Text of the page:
May 8, 2009
The death penalty law Gov. Martin O'Malley signed Thursday didn't give opponents of capital punishment everything they wanted, but it marked a significant step toward ending executions in Maryland by significantly narrowing the circumstances under which the ultimate punishment can be imposed. Under the new law, prosecutors may seek the death penalty only in cases where there is DNA or biological evidence, a videotape of the crime or a video-recorded confession by the killer. The new limitations make Maryland's death penalty law among the most restrictive in the country.
March 21, 2009
A House of Delegates committee approved the Senate's plan yesterday to restrict capital punishment to cases with specific kinds of evidence, a major step toward added limitations on Maryland's death penalty that could receive final legislative approval as soon as next week. Gov. Martin O'Malley had called on the Senate to abolish the death penalty, and the House appeared poised to follow suit. But the governor urged delegates this week to abandon the repeal in favor of the Senate plan.
February 28, 2009
Maryland will be better off without the death penalty ("Senate may debate death penalty repeal," Feb. 26). Repeal would allow Maryland to develop policies that are more effective at preventing crime and helping victims' families. The flaws in capital punishment, which were reflected in the hearings of the Maryland Commission on Capital Punishment, have been well researched and well known for decades: * It does not deter crime. * It costs much more than the alternatives. * It drags out the suffering of victims' families rather than bringing them closure.
February 1, 2009
Gov. Martin O'Malley's decision to take the lead on repealing Maryland's death penalty has revived the up-to-now moribund chances of overturning the law. For the first time in years, there's talk that legislation to repeal capital punishment has a shot to emerge from a Senate committee, where it has been stuck because of entrenched opponents. Mr. O'Malley has long opposed the death penalty and spoken out against it. But putting the power of his office and his skills of personal persuasion behind a repeal bill will add considerable heft to the fight.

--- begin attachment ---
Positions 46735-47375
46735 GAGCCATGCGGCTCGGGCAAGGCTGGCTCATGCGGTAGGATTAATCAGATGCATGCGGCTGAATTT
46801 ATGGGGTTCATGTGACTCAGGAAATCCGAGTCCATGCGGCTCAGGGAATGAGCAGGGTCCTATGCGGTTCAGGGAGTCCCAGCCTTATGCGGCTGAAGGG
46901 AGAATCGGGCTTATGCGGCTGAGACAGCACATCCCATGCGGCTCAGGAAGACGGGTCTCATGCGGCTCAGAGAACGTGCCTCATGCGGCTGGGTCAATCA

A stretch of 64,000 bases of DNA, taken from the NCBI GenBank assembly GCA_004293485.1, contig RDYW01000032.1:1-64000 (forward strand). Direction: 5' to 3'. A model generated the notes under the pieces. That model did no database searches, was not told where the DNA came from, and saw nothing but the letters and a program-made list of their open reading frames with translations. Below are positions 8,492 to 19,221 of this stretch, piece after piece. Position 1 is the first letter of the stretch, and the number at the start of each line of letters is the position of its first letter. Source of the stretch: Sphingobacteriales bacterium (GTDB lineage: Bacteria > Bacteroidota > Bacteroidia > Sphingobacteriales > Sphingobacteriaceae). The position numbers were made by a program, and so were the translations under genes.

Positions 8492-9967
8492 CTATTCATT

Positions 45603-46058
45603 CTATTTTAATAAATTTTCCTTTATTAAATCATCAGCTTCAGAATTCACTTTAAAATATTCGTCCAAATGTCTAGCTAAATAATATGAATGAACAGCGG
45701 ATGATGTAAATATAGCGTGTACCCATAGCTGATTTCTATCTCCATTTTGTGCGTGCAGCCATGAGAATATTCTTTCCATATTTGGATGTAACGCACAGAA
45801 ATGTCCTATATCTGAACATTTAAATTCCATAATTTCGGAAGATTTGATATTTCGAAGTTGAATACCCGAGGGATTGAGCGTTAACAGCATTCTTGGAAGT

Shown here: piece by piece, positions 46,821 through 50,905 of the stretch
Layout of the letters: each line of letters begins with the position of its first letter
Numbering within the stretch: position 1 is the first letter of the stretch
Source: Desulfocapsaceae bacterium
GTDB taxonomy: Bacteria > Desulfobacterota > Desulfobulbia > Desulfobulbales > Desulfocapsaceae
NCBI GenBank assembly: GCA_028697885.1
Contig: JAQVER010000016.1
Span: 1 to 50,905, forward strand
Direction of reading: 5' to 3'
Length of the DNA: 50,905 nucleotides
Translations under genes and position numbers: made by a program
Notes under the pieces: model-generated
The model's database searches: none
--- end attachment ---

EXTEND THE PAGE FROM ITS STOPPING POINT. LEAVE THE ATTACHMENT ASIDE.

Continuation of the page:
November 16, 2008
When the New Jersey legislature voted late last year to repeal the death penalty, it did so on the heels of a near-unanimous recommendation from a state commission that said capital punishment was too costly, too arbitrary and too tough on victims' families to justify the risk of an irreversible mistake. So when Maryland lawmakers created a panel to study the issue, death penalty opponents hoped it would produce a similar recommendation and provide the boost needed to repeal the death penalty law. Last week, they got that recommendation - but on a much closer vote than in New Jersey, where the margin was 12-1.
November 14, 2008
Maryland's death penalty law violates the most basic standards of fairness and decency. That's the conclusion of a state commission on capital punishment, and it should prompt citizens to insist that lawmakers bring the issue to a vote when they convene in Annapolis next year. The panel found, among other things, that the death penalty does not deter crime and is arbitrary and capricious, biased against African-Americans and fraught with risk for executing innocent people. During public hearings, the commissioners heard from dozens of witnesses and reviewed a large body of evidence pointing to the inescapable fact that the state's death penalty law is so deeply flawed that no amount of tinkering is likely to bring it into accord with the principals of equal justice.